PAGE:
Many years ago, when I first began writing poems and fiction in earnest, I wanted to do something with my writing but I didn’t know what “doing something” even meant. I desperately wanted to share my poems with someone other than my best friend or my mother, to put them out there in the world where they could be discussed, and where other writers could help me understand how to make them even better. So I signed up for a graduate level poetry class at Cleveland State University. Terrified to actually hand out poems to a group of people I hardly knew, I would go over them again and again, pushing myself to make my poetry sing; to say something beautifully, with just the right words. 
             Workshopping my writing was not easy. I often came home devastated, knowing I had more to learn, thinking it all impossible, and yet I’d wake each morning with an idea, or a perfect word or a perfect phrase, or a new concept—an “ah ha” moment that compelled me to keep writing. A new found belief that, yes, I could write, and I could get better, if I only kept at it and wrote every day.
              I could have quit after that first class, but I signed up for another. I was addicted to workshopping. I couldn’t see myself as a viable writer without workshopping.
              I wanted more. I asked someone in class if she would be interested in forming a workshop. She said yes, and that she knew someone else, a prose writer, who might want to join us. Long story short, that first meeting with the three of us lead to establishing The East Side Writers, a workshop group that has been meeting once a month for over twenty-five years.
              Usually there are about nine of us. Nine is a good number, especially since not everyone can make all the meetings. Less than eight or nine people can mean that you don’t get enough feedback, more than that can mean that you get too much feedback and can’t take it all in. The number of people in a workshop is important, as well as what you do with all the opinions and helpful advice you get from a critique.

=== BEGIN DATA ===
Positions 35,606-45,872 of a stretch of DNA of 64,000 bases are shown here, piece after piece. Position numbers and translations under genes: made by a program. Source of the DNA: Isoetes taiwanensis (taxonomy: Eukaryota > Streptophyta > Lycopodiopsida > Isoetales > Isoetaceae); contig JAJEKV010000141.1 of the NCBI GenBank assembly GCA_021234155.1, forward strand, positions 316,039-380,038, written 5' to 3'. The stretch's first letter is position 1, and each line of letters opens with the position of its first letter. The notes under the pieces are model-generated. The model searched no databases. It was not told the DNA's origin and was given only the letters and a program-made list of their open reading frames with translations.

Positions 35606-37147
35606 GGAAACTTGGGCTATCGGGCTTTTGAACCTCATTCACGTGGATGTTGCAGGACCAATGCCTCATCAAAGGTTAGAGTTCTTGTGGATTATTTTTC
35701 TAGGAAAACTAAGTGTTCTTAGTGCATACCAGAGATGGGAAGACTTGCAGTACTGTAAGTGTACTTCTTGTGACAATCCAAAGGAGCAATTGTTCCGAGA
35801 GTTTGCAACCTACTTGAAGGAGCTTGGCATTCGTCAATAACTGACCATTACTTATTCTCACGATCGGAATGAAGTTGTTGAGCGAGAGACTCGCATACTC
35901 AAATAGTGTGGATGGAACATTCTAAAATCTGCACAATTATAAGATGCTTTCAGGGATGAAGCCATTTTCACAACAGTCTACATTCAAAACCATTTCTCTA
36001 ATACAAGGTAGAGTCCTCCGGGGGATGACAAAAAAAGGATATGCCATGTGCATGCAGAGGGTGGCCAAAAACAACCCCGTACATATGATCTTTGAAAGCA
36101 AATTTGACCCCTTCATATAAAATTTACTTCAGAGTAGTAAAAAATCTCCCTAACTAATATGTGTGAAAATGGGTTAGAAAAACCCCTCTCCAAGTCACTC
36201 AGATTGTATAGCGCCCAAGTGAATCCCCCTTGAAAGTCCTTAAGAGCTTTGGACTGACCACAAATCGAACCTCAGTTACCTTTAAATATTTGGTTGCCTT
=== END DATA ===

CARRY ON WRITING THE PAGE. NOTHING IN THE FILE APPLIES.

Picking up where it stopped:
How to start a workshop, and how to keep it going, take a bit of finesse. I’ve learned a lot over these twenty-five years, not just about writing, but about group dynamics and the process of workshopping.
              Some writers don’t like workshops and don’t need them, but many of us do. Along with my own writers’ group, I run three workshops for The Cuyahoga County Public Library: an Intro to Fiction Workshop, an Intermediate Fiction Workshop, and an Advanced Fiction Workshop, and each meets once a month.  Library workshops and public workshops are quite different than private workshops, but all of them have their benefits, as well as pitfalls.
              Would you like to begin your own creative writing workshop and bring together your peers to discuss and improve your fiction, memoirs, poetry, or creative non-fiction?  Or would you like a few tips on how to keep your group running smoothly?  I’m happy to speak to groups about the process of workshopping and running a successful workshop. We’ll talk about such subjects as finding peers, when and where to meet, how to offer a helpful critique, how to listen to a critique, and how to move on to your next draft after a critique.   

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